Most likely, it's the connection to the irresistible idea of moving on and getting gone, into "the rainy night of America and the raw road night."
On the Lincoln Hwy.
Once part of the American emotional landscape, the road trip has had special allure for writers, artists and photographers. Robert Frank's seminal book The Americans
, with its moody introduction by Jack Kerouac ("he sucked a sad poem right out of America onto film, taking rank among the tragic poets of the world"), set the standard. With its grainy black-and-whites from pool parlors and parades and funerals, it is the mother of all photographic road trips. There will never be another like it, just as there will never be another On the Road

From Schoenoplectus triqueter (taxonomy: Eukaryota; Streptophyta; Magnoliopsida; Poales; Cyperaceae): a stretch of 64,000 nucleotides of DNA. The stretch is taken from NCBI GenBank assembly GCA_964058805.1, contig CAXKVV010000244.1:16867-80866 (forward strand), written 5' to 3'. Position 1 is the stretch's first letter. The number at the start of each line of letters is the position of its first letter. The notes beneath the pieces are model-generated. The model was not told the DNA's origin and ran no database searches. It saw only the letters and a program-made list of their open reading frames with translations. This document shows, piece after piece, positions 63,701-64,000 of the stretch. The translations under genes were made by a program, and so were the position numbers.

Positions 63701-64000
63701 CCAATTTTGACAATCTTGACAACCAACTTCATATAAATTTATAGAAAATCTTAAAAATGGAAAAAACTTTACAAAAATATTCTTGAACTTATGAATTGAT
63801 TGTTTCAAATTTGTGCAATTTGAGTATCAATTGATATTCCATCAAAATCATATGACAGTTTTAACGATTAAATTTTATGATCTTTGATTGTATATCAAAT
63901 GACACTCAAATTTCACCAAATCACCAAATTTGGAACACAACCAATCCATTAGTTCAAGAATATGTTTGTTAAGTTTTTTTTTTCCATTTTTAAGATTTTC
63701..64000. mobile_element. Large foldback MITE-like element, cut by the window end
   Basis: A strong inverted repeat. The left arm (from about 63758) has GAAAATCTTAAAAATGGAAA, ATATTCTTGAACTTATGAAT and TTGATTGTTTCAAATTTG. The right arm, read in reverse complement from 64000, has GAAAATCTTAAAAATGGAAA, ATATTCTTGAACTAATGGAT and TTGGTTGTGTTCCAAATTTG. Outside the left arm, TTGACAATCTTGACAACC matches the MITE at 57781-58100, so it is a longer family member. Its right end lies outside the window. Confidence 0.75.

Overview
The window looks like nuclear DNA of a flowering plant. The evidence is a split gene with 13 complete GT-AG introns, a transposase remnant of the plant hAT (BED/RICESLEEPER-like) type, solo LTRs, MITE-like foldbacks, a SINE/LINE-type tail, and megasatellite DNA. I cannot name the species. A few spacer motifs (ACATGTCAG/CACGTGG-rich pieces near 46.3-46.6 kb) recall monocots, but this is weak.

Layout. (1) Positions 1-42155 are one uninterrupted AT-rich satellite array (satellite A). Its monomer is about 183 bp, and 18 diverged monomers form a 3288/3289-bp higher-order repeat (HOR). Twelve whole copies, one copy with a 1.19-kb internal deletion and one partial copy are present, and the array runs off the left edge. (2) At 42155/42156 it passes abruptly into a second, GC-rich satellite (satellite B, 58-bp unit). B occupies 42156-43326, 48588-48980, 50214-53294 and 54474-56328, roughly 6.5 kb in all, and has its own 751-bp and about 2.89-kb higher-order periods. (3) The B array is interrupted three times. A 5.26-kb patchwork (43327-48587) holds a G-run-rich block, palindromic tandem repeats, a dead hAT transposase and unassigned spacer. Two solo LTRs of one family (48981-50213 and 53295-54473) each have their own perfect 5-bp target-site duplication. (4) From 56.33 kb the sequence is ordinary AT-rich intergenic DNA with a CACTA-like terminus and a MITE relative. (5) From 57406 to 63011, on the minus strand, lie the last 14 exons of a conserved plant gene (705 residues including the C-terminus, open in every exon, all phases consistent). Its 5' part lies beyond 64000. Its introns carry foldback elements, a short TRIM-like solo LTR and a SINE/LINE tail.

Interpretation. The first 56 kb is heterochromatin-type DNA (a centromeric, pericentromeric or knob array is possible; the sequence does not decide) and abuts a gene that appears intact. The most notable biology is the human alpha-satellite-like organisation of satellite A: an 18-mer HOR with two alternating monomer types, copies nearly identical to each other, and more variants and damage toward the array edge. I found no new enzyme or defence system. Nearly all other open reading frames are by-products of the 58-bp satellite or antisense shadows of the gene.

. But the road still beckons. Just because I can't be - and don't aim to be - another Frank or Kerouac is no reason to resist the urge to grip the wheel, point the vehicle to the nearest two-lane stretch of dirt or blacktop, camera between my knees, ready to visually pounce on moments or landscapes, in the hope of transforming the ordinary into the memorable and universal.
So for the last 10 years I've been documenting life along the Lincoln Highway, the nation's first cross-country road, which stretches from Times Square in Manhattan to San Francisco. It's been a great excuse to get off the freeways with their crazed drivers speeding well past the posted limits. I was happy to discover that some of the towns and roads that Sal Paradise hitchhikes along in On the Road are the same towns and roads that I've spent time around in my travels on the Lincoln Highway. Unlike Sal in all his frenzied glory, I saunter and stop and shoot, taking my time, taking it all in. After all, there's more than one way to take a road trip. - Eric Mencher
slideshow of Eric Mencher's photos on the road at http://go.philly.
Contact staff writer Alfred Lubrano at 215-854-4969 or firstname.lastname@example.org.